Hi, Have a great old heavy Rx Dagger Legend tandem river runner that I’d like to use for flatwater now too if practical. Wife and I had a tough time last eve with weather cocking in about 10+ kts wind and a long fetch on our local choppy/rolling flatwater Pamlico River. A 2009 post suggested a rudder may be of little value in a light n lean solo but wondering if would help my heavy tandem and if anyone knows of a source for one, or the piece parts? Tks, R
That if you put a rudder on a Legend Steve Scarborough will hunt you down and snatch you bald headed.
One option to improve tracking would be to swap boats. Another would be an ACA Essentials of Touring Canoe session. Let's summarize the latter.
To start with, make sure the hull is trimmed down at the stern slightly. The easiest way to do that is always place the larger paddler in the stern. Then, if you two paddle IN CADENCE, ON OPPOSITE SIDES and switch to steer you'll do fine in a Legend, one of the truly great river tripping tandems.
The trick to cadence and steering is communication. The stern paddlers is usually looking at the bow paddler's back, so the bow paddler determines cadence, changing every ten strokes or so to reduce fatigue. Most stern paddlers will notice that too, and switch sides automatically.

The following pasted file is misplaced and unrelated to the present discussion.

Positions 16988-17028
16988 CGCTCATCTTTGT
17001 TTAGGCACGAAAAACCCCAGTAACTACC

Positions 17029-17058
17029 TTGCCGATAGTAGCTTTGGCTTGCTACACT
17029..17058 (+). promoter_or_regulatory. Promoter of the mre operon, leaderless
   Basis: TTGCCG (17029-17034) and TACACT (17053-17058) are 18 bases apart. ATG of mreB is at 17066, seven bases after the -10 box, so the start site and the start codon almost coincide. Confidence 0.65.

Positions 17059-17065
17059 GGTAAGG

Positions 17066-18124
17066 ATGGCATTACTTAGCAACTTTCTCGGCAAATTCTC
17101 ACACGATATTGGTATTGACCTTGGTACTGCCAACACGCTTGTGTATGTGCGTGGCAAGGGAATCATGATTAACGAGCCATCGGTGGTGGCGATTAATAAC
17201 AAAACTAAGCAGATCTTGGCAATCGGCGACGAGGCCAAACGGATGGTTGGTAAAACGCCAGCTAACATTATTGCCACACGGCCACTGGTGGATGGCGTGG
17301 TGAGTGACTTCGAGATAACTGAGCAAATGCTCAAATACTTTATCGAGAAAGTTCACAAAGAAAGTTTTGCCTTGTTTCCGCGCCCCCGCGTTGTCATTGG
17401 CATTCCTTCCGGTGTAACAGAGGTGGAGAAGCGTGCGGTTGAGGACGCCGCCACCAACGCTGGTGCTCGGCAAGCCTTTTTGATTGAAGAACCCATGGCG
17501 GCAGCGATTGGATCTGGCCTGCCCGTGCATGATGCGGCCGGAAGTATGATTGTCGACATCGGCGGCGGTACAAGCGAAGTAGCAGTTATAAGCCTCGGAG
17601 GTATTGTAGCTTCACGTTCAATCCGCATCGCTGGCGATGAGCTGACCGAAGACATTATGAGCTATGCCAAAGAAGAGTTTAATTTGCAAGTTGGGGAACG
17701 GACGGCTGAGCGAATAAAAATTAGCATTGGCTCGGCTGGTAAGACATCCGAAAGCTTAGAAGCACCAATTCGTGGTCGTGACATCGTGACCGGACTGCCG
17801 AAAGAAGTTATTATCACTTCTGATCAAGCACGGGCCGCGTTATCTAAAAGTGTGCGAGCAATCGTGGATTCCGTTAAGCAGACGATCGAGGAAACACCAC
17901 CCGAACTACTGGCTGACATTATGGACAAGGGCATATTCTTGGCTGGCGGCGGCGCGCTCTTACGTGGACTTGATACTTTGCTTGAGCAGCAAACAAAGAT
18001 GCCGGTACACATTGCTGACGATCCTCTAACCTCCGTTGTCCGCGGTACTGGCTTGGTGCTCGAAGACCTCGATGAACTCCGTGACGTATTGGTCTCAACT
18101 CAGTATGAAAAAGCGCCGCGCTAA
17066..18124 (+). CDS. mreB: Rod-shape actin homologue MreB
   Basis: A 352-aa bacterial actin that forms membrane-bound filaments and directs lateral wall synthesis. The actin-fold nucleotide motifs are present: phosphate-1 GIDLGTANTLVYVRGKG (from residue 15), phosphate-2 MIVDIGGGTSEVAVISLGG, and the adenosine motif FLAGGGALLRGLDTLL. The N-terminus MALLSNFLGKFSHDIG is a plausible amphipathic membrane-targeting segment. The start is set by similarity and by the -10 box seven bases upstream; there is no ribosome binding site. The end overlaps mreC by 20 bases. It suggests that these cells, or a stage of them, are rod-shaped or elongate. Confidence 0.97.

The stern paddler can better see when the hull is drifting of course, so he calls the huts. Hut! indicating both paddlers need to change sides to maintain course or set up to move around and obstacle.
Once those basic rules of the river are achieved, try to get your top hands out over the rails to use vertical strokes to eliminate that source of misdirection, then shorten your strokes so they end at mid thigh.
When ever a tandem is turning towards the bow paddlers' side, the cause is ALWAYS the stern paddler using a horizontal stroke, which has a sweeping component, or carrying the blade behind his body int a sweep. Both sins turn the boat and have kept divorce attorneys busy for a century, after the husband blames his wife for something he caused! Don't do that!
All will be well and you won't need to ruin a fine canoe.
Rudders are heavy, expensive and fragile, which seems an unhappy combination. I agree with John Winters comment that they are an indication the designer failed. Steve didn't.
One thing CE didn’t mention is trim.
How was the canoe trimmed when you had those problems?
Legend Front Seat Location
Like many whitewater boats the front seat in the Legend is about a mile back from the bow. Its great to keep the bow light in whitewater drops so you don’t submarine, but having the seat so far back leads to poor paddling balance between the bow and stern.